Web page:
Afterwards the experimenter played to each participant the audio recording of the interview conducted with him or her. The recording was paused four times: (1) after Phase 1, (2) after Phase 2, (3) after Phase 3, and (4) after Phase 4/ the full interview. At each pause, the participants were asked the following question: “When you think back at this point of the interview and consider the interviewer's case-related knowledge, did you think that the interviewer held information that you had not told him or her?” If the participants confirmed this, they were asked to mark, on a checklist with 17 pieces of information, the pieces they perceived the interviewer to know at that specific point of the interview. Six of these 17 pieces were the evidence held by the interviewer (about Phases A and B of the crime). The remaining 11 pieces of information concerned the critical phase of the crime that was actually unknown to the interviewer and which were coded as new information (see below). For the analysis, we used only the participants' perceptions of the interviewer's knowledge about the critical phase of the crime. As the interviewer actually lacked any information of this critical phase of the crime, the suspects could only overestimate the interviewer's knowledge (and not underestimate it).

Codings

The suspects' statements were coded concerning the number of statement-evidence inconsistencies in Phases 2 and 3. Contradictions and omissions were counted as inconsistencies. The number of inconsistencies with the evidence for both Phases 2 and 3 varied between 0 (no inconsistency) and 3 (inconsistent with all 3 pieces of evidence); thus, the total number of inconsistencies was between 0 and 6. Two persons blind to the experimental hypotheses coded a random 33% of the interviews and on this basis the inter-rater reliability was calculated (Cohen's κ = 0.907). Furthermore, for the SUE-IPR condition, the two persons coded these interviews with respect to the number of inconsistencies that were explained by the suspects (explaining means that the suspect clarified the presented inconsistency); inter-rater reliability was assessed (Cohen's κ = 0.696).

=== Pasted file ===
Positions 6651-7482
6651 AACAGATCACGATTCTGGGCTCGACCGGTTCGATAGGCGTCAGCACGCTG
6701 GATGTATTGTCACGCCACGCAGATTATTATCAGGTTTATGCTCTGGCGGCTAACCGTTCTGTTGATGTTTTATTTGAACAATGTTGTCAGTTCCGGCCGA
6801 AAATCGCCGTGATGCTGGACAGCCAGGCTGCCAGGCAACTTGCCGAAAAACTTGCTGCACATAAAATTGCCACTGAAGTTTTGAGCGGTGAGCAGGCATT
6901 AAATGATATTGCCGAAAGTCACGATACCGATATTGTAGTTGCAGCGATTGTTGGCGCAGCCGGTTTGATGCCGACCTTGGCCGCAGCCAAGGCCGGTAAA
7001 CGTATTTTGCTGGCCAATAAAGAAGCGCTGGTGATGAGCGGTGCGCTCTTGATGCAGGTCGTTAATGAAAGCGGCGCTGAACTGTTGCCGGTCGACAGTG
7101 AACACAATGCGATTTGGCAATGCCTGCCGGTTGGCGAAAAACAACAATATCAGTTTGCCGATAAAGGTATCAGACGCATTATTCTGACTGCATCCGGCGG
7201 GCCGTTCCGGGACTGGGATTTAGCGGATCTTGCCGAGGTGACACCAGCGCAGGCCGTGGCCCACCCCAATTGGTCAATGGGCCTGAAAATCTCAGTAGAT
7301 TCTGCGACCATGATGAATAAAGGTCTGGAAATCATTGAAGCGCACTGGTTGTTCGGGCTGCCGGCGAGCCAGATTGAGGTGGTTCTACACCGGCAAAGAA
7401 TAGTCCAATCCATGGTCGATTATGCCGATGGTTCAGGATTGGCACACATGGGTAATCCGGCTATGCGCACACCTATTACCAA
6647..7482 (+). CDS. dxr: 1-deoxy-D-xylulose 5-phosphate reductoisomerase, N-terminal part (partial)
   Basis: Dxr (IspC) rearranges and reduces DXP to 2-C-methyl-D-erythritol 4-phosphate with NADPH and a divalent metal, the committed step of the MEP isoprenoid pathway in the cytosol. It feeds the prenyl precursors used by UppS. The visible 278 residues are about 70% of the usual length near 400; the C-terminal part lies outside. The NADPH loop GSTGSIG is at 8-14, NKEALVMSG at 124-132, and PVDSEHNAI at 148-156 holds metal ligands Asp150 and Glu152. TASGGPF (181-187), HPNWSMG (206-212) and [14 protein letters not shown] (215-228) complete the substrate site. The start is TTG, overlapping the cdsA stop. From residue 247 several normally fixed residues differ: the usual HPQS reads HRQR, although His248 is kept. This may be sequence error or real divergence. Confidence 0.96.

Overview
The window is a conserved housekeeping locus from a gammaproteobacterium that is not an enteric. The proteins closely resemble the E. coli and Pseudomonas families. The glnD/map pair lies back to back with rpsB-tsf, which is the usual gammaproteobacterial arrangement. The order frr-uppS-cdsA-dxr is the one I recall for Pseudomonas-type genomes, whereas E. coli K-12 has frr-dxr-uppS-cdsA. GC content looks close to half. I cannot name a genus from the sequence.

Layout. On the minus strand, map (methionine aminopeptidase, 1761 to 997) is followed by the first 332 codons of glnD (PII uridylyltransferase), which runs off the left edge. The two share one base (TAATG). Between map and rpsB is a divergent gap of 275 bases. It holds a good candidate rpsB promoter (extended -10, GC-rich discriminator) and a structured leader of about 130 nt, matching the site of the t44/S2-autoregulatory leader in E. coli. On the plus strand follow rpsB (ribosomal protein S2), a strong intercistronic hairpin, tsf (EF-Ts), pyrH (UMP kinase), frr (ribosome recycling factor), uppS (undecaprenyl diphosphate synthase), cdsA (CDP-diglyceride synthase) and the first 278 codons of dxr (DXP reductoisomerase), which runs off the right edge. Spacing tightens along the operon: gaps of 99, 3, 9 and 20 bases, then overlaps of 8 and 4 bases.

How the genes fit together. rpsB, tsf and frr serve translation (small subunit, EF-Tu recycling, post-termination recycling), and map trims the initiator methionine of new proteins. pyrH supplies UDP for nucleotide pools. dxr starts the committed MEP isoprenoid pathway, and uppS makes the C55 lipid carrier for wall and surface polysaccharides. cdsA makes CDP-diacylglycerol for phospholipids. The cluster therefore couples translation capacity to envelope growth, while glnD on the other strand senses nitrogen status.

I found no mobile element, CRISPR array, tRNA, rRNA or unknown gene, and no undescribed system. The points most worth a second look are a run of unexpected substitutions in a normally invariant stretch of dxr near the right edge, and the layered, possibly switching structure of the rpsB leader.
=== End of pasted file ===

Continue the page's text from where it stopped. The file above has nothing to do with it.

To measure new information the interviews were coded with respect to the information revealed for the critical phase. The actions that each suspect had performed during this particular phase were broken down into a total of 11 pieces of critical information. These 11 pieces of information were: (1) walking through Street-29; (2) standing at the lockboxes; (3) taking something from a lockbox; (4) walking over a ramp; (5) being on the first floor; (6) standing at a bulletin board; (7) taking something from the bulletin board; (8) walking over the forecourt Fabeckstraße; (9) walking on a path next to the building; (10) standing next to a ventilation machine; and (11) depositing something under the ventilation machine. Hence, the total number of new pieces of information that a suspect could reveal could vary between 0 (no new information revealed) and 11 (all new information revealed). The same two coders who were blind to the experimental hypotheses rated the 33% of the interviews with respect to the new information revealed and inter-rater reliability was calculated (Cohen's κ = 0.879). All disagreements were discussed, and then one of them coded the remaining interviews.

Results

Preliminary Analyses

The participants were highly motivated to perform their role as mock criminals (M = 5.92, SD = 1.05); no difference was found between the three interview conditions, F(2, 85) = 1.63, p = 0.202, ηp2 = 0.04. Furthermore, the participants reported that it was rather easy to understand the experimental instructions (M = 2.28, SD = 1.24); no difference was found between the three interview conditions, F(2, 85) = 0.87, p = 0.421, ηp2 = 0.02.

Statement-Evidence Inconsistencies